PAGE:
Youth support was a large focus for Justin Trudeau during the election, but it is still in question whether the Liberals will fully deliver on their campaign promises. The recent release of the federal budget gives us some insight to the road to come for students and youth for the 2016-’17 tax year and beyond.
There will be a new way of assessing eligibility for Canada Student Loans.
A flat-rate student contribution to determine eligibility for loans and grants will replace the current system of assessing student income and financial assets. This change will provide $267.7 million in assistance over four years, starting in 2017-’18, and $73 million per year after that.
Loan repayment regulations were also increased. The repayment threshold under the Canada Student Loans Program’s Repayment Assistance Plan now ensures that no student will have to repay their loan until they are earning at least $25K per year.
Whether or not these changes will eliminate the looming shadow of student debt is yet to be determined.
In 2012, the Canada Student Loan Program estimated that outstanding student debt was over $28 billion. This number only includes loans from the federal and provincial student loan programs. Government funding for colleges and universities fell from 83 per cent in 1982 to 55 per cent in 2012. This has resulted in sky rocketing tuition and ancillary fees paid by students and their families—including the new “student services” and other fees being implemented across BC this year.
Chairperson of the Canadian Federation of Students-BC (CFS-BC) Simka Marshall believes there is more the government can do to support universities and colleges. “This budget provides a bandaid solution that will help some, but ultimately doesn’t fix the problems caused by chronic underfunding of the system,” she said.
There will be a 50 per cent increase to the Canada Student Grant (CSG) amounts.
The CSG will increase from $2K to $3K per year for students from low-income families, and from $800 to $1200 per year for students from middle-income families. For part-time students, the CSG increases from $1200 to $1800. In total, these measures will provide $1.5 billion in assistance over five years, starting in 2016-’17, and $329 million per year after that.
Yet, there were few other factors addressing rising tuition fees—an issue VIU’s own Students’ Union has brought up repeatedly. VIU’s 2016-’17 budget has approved a two per cent increase on tuition for Canadian students.
“This budget offers a welcomed boost to the CSG program,” Marshall said. “But without a comprehensive plan for reducing the barriers to post-secondary education, students from low and middle-income families will continue to be squeezed out of our colleges and universities, ending up unemployed like so many of their generation.”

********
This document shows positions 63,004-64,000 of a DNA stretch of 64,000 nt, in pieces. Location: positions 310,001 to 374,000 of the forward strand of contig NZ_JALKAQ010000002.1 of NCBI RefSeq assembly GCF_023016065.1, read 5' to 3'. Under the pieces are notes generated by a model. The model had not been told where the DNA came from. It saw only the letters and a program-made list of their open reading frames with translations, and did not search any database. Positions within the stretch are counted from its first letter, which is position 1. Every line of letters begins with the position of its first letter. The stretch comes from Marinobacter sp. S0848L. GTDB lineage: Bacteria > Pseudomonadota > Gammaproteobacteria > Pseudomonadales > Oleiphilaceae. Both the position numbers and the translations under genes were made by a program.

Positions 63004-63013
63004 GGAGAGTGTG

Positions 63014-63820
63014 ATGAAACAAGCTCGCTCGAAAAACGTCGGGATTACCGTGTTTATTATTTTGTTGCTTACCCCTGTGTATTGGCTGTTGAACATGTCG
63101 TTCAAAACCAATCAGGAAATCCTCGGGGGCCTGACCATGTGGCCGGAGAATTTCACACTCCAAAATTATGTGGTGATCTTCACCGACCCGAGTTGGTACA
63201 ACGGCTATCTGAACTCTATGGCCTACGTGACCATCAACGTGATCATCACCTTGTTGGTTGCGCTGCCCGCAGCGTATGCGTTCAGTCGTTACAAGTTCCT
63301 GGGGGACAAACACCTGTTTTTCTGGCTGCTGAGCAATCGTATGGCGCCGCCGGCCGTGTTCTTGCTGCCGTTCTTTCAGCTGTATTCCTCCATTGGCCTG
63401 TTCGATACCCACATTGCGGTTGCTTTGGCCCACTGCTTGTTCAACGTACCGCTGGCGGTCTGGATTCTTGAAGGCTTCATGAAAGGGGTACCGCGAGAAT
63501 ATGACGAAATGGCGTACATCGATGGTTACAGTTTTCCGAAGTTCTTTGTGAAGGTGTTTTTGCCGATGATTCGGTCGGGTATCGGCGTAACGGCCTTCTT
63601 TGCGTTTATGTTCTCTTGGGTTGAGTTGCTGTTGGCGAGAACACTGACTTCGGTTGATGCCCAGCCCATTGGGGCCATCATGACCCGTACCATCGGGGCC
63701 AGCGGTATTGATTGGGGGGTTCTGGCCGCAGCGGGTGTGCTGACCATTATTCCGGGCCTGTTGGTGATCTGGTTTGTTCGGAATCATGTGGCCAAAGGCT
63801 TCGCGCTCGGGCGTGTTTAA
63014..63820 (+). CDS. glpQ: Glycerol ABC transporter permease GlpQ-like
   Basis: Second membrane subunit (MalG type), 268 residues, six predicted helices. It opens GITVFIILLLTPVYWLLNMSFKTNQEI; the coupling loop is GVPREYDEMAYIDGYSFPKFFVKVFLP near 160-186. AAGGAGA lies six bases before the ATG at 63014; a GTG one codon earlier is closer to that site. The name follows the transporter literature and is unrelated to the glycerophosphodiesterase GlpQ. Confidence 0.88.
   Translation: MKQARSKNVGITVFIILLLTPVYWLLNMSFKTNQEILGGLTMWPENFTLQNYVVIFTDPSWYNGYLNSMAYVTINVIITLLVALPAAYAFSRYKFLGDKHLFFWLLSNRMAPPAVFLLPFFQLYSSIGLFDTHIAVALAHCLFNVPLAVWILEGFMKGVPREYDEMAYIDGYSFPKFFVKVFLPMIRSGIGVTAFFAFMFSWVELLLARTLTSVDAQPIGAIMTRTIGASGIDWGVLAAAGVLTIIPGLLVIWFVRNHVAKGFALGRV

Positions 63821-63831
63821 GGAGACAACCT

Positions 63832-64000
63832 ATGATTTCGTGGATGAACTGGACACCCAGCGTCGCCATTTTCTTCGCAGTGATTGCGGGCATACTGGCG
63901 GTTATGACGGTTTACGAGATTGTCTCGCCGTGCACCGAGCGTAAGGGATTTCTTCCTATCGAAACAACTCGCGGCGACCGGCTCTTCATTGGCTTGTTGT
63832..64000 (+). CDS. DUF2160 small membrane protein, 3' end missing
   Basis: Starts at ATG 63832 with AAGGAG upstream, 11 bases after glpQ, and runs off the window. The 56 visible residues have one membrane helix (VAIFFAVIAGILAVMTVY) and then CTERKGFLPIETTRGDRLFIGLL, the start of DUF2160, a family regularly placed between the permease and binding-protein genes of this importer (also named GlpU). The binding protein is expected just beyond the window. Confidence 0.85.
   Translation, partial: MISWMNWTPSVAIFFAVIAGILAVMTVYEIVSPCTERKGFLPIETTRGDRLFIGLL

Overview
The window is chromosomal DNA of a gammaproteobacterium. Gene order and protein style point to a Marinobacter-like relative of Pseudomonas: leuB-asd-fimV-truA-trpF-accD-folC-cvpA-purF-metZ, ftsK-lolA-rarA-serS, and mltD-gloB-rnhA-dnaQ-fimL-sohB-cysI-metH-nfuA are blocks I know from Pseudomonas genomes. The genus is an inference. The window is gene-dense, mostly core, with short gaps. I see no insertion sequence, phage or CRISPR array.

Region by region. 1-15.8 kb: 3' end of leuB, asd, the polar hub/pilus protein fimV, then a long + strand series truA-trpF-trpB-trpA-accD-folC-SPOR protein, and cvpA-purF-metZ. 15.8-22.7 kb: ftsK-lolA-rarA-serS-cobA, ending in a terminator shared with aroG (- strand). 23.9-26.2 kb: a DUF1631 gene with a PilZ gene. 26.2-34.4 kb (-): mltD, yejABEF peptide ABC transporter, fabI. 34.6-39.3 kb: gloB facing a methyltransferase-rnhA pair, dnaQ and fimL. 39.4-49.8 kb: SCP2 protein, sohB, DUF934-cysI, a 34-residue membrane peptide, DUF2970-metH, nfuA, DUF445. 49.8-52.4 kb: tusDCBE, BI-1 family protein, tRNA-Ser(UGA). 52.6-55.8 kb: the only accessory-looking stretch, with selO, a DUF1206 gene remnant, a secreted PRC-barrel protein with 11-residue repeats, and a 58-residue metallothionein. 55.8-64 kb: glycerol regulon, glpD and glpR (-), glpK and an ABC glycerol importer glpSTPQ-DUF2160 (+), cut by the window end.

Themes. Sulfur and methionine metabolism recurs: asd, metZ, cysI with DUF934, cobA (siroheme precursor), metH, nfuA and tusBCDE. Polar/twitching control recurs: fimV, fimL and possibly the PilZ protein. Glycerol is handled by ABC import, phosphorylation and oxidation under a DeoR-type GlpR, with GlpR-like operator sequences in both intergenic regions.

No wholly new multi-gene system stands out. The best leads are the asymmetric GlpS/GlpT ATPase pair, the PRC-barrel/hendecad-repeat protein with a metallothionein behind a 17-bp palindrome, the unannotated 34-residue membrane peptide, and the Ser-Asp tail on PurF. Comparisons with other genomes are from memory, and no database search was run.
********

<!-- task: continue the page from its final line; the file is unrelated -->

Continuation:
The budget addressed primary and secondary education on Indigenous reserves; of the $8.4 billion set for Indigenous peoples and reserves in general, $2.6 billion of that will go toward improving primary and secondary education on reserves, but there was no mention of Indigenous students at the post-secondary level.
“While there were significant investments in other sectors for Indigenous people in Canada, Justin Trudeau’s government has failed to acknowledge Indigenous college and university students,” said Shayli Robinson, Aboriginal Students’ Representative of the CFS-BC. “The lack of funding for Indigenous students prevents thousands from enrolling.”
The Post-Secondary Student Support Program (PSSSP) provides funding to status First Nations and Inuit students to alleviate barriers associated with post-secondary education. Since 1996, increases to the program have been capped at two per cent, which does not keep up with inflation, rising tuition fees, or the rapidly growing Indigenous population.
During the federal election, Trudeau committed to removing the two per cent cap on the PSSSP and to invest $50 million into the Program. In the 2016 Federal Budget released March 22, there were no investments made toward Indigenous post-secondary education.
“The Trudeau government should keep its promises to Indigenous people,” added Robinson. “The lack of financial assistance has limited Indigenous learners’ abilities to achieve their potential, and has upheld the education gap between Indigenous and non-Indigenous learners.”
Currently, the government invests over $330 million into the Youth Employment Strategy, which aims to help young people acquire necessary skills for employment. In 2016-’17, the Liberals are raising this to $495.4 million. The Liberals claim the funding will help create new green jobs for youth and increase the amount of young people who access the government’s skills link program, which helps Canadians transition into the workforce.
This goes in hand with the Liberal’s February announcement of doubling the resources behind the Canada Summer Jobs Program. It will go from $106 million last year to $133 million each year for the next three years. This will help create approximately 70 thousand summer jobs for students until 2018.